I understand resonance for a simple harmonic oscillator but not for more complex systems like standing waves. How can I be in resonance with the normal mode in an organ pipe? I understand that the ...
1
vote
1answer
31 views

Compute impulse response of a cavity for sound waves

Given a (closed or not) surface and a point emitting a spherical sound wave, how can I calculate the wave amplitude in any point of space, considering reflections on this surface ? The idea is to ...
0
votes
1answer
42 views

(air pressure and displacement) Isn't this image wrong?

Isn't this figure wrong? P(x,t) = -B(dy/dx) . If the derivative of air displacement has a maximum, then this is where the pressure is minimum, not maximum as this figure suggests. Could someone ...
202
votes
4answers
36k views

Can I compute the mass of a coin based on the sound of its fall?

Other day, I bumped my bookshelf and a coin fell down. This gave me an idea. Is it possible to compute the mass of a coin, based on the sound emitted when it falls? I think that there should be a ...
0
votes
2answers
99 views

can silence happens when 2 sound waves destroy each other [duplicate]

Hi is there any possibility that you located between 2 sound sources and u hear nothing? as we know 2 wave in opposite direction will destroy each other...
1
vote
2answers
102 views

A strange audio phenomenon, could there be a physical interpretation to it?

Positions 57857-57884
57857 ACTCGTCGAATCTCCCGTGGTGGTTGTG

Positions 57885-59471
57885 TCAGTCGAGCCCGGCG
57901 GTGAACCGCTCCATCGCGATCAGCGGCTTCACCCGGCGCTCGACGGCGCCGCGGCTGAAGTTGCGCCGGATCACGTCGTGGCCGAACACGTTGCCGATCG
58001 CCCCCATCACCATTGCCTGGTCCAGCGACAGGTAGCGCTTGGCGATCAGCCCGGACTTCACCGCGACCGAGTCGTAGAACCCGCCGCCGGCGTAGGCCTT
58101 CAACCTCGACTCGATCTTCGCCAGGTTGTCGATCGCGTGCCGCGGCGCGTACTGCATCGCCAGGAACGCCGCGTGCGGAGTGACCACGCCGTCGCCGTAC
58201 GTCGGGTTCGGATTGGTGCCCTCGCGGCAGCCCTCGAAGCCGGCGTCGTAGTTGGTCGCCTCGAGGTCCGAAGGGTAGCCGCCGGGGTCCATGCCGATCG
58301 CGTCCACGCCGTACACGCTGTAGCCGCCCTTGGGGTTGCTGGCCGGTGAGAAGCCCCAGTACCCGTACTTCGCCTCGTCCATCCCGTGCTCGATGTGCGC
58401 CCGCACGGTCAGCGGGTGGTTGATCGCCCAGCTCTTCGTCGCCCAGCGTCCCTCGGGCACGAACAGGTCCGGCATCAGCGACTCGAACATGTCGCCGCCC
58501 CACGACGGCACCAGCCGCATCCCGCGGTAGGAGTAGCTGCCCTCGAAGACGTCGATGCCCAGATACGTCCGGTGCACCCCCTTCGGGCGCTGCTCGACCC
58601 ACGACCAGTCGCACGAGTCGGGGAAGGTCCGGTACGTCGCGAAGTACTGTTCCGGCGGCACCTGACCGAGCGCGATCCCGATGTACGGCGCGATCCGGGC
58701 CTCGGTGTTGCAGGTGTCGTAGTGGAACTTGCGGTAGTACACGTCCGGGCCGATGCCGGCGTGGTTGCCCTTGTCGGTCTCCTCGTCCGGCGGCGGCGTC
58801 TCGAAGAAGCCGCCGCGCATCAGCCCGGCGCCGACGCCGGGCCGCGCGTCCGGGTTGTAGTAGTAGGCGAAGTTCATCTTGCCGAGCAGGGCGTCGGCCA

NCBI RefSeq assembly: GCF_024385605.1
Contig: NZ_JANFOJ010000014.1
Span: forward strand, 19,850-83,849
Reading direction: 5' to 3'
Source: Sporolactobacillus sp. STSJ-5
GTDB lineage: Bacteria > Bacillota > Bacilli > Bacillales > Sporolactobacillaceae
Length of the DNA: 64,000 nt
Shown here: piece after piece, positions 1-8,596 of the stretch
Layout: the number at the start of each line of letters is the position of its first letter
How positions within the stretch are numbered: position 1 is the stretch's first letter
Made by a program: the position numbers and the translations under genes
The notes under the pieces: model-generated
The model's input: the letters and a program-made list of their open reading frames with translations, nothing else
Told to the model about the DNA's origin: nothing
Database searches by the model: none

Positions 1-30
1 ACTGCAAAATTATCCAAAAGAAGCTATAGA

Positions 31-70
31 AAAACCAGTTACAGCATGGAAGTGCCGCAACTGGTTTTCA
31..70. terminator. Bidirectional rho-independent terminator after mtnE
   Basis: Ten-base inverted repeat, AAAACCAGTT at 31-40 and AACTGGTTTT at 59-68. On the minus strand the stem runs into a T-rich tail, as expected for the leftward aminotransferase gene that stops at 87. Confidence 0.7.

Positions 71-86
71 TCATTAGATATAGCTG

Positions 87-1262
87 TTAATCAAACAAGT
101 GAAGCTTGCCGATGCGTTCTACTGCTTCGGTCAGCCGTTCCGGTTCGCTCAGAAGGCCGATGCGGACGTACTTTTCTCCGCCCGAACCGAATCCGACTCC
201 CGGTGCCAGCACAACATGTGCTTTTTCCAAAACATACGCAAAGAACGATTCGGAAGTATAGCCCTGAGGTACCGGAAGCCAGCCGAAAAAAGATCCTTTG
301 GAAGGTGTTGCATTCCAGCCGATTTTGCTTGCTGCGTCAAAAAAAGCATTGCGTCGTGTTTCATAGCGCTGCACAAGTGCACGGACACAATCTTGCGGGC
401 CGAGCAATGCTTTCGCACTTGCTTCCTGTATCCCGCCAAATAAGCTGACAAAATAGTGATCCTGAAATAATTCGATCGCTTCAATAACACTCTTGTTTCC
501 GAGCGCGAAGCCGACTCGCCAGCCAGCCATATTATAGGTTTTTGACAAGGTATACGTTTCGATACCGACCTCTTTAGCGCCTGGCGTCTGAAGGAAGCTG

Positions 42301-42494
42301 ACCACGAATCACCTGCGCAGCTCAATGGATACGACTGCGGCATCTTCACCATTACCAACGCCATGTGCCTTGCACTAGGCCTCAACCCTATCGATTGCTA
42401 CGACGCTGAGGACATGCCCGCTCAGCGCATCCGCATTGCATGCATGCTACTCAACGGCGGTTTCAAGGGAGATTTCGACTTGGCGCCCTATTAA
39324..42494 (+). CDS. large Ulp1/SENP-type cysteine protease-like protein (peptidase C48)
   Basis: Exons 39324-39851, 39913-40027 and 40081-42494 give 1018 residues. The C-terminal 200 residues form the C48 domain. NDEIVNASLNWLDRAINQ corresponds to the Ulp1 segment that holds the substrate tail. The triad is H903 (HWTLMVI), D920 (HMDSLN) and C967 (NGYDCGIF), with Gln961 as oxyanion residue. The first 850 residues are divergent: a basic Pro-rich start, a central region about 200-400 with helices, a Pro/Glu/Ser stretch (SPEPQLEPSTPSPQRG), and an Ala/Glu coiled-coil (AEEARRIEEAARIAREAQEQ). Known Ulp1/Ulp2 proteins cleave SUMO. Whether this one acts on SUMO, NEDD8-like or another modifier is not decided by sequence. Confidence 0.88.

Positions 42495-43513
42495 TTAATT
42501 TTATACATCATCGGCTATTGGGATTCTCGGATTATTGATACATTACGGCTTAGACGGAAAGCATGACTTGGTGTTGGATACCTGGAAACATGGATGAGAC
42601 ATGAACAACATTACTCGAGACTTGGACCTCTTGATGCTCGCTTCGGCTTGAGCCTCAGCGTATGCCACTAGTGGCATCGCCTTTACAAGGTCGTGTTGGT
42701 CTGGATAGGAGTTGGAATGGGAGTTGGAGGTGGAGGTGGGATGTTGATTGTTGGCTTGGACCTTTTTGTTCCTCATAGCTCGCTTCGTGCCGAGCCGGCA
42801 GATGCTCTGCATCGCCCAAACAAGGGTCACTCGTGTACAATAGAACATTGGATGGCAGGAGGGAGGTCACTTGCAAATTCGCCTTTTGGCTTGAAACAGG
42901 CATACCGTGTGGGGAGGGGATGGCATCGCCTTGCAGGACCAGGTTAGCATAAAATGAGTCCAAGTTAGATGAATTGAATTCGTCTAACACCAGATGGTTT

http://mathoverflow.net/q/165038/14414 Motivation : Here is a motivation as to why this problem is so important. Let $f(t)$ be an audio signal. We can safely asume it to be bandlimited to 0-20kHz as ...
1
vote
1answer
54 views

Do eigenvalues in a cylindrical symmetric problem tell us anything about the Fourier spectrum?

During a lecture we were solving the Helmholtz equation for particular boundary conditions, corresponding to different shapes of an oscillating drum, as in the famous Mark Kac's problem ...
39
votes
7answers
4k views

Why don't two musical instruments sometimes generate destructive interference?

I'm an electrical engineer, and I understand wave propagation, interference patterns, and so on. But I'm missing something basic, so perhaps my understanding isn't as good as I believe. I'll show my ...
0
votes
1answer
40 views

Standing sound waves phase difference

This is a basic question but I don't fully understand what is going on. When we have a pipe in resonance we get standing waves, where displacement antinodes are at pressure nodes and vise versa. So ...
2
votes
2answers
65 views

Sound travel problem

Here's an example of my question to make my explanation a bit easier. Say a decent loudspeaker plays a tune at loud volume 100m away from me and another speaker plays the same tune at lot lower ...
0
votes
1answer
27 views